“Good backups are essential for every Mac user,” Joe Kissell writes for Macworld. “Tools such as Apple’s Time Machine, included as part of OS X, make it easy to store multiple versions of every file from your computer on an external drive or an AirPort Time Capsule. And if you want the security of off-site backups without having to physically move drives around, an online backup provider such as CrashPlan is a good option.”
“But while both these forms of backup serve important purposes, I also recommend maintaining a clone (also known as a bootable duplicate)—a complete, identical copy of your startup volume, stored on an external drive in such a way that you can boot your Mac from it if necessary,” Kissell writes. “What a clone offers that the likes of Time Machine and CrashPlan do not is immediate recovery: You can get back to work almost instantly after a drive crash or other severe problem with your startup volume. You simply attach your clone drive, restart while holding down the Option key, select the clone drive in OS X’s Startup Manager, and press Return. A few moments later, you’re back up and running—and you can then repair (or replace) your main startup drive more or less at your leisure.”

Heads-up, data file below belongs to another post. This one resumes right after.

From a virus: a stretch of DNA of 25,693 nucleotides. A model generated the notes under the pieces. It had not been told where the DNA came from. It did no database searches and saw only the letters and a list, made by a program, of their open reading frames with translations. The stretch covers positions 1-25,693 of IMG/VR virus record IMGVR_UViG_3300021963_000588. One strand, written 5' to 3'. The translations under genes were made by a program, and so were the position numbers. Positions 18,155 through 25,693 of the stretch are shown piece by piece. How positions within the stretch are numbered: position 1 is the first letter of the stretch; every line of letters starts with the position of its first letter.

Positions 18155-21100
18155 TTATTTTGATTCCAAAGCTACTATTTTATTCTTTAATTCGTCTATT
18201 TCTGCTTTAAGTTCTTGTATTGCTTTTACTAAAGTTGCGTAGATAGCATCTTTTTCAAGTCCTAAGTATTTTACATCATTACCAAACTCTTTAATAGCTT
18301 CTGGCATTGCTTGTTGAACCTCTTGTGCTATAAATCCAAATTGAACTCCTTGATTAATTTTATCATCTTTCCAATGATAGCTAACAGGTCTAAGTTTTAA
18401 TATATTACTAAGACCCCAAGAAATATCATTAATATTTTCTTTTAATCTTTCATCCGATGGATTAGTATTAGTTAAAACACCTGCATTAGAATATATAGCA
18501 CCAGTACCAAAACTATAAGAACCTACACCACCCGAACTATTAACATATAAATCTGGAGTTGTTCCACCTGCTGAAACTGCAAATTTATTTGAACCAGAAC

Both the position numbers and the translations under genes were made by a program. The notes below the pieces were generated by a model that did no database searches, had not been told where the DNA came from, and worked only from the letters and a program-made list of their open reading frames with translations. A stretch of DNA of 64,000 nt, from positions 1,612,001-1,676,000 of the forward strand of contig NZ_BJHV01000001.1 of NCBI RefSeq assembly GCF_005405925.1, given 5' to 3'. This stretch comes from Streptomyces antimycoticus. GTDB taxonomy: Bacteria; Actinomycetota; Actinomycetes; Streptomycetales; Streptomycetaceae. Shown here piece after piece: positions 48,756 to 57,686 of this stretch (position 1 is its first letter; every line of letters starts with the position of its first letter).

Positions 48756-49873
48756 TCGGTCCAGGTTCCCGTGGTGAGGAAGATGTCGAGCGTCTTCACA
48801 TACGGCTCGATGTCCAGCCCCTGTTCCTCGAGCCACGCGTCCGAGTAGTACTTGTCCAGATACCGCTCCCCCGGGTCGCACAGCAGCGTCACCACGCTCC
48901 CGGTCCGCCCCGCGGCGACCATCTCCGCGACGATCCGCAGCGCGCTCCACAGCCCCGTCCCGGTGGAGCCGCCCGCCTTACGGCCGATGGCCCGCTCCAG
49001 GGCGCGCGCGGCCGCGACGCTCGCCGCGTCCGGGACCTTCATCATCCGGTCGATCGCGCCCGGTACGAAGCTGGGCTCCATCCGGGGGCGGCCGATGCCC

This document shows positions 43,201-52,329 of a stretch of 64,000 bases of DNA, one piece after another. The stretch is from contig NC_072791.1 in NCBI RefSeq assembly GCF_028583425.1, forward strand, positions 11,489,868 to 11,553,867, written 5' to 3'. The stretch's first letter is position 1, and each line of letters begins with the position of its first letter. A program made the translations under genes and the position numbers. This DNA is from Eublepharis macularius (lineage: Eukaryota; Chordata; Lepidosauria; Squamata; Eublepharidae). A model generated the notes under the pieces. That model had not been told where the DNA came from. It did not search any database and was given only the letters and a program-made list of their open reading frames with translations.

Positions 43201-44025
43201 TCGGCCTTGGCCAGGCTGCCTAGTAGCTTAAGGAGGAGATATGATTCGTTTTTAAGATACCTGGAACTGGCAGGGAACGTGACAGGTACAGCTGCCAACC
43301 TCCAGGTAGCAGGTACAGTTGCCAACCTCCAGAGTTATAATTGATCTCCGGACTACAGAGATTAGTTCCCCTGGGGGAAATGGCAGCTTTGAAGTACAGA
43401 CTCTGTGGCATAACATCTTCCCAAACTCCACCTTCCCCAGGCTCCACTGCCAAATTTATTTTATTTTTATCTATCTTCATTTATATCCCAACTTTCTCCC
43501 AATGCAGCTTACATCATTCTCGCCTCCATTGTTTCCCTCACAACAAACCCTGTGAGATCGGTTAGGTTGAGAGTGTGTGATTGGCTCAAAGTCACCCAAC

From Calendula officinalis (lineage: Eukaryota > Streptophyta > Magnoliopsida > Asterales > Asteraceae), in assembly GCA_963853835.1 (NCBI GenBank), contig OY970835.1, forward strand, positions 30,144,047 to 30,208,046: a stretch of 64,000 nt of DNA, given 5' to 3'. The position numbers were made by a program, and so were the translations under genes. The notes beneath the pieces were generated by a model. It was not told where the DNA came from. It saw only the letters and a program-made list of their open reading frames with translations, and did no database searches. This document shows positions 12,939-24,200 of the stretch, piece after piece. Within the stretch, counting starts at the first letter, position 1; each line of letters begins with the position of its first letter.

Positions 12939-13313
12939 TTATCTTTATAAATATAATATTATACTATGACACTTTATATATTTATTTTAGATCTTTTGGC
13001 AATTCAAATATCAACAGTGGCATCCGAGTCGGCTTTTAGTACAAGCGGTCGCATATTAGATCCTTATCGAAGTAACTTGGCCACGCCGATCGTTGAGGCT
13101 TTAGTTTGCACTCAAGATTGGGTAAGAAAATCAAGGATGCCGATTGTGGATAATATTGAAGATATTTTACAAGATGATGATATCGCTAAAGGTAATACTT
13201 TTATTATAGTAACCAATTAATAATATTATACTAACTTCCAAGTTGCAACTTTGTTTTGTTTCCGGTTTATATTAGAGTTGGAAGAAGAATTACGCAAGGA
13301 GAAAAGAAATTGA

Kissell covers the pros and cons of the following apps:
• Carbon Copy Cloner
Much more in the full article – recommended – here.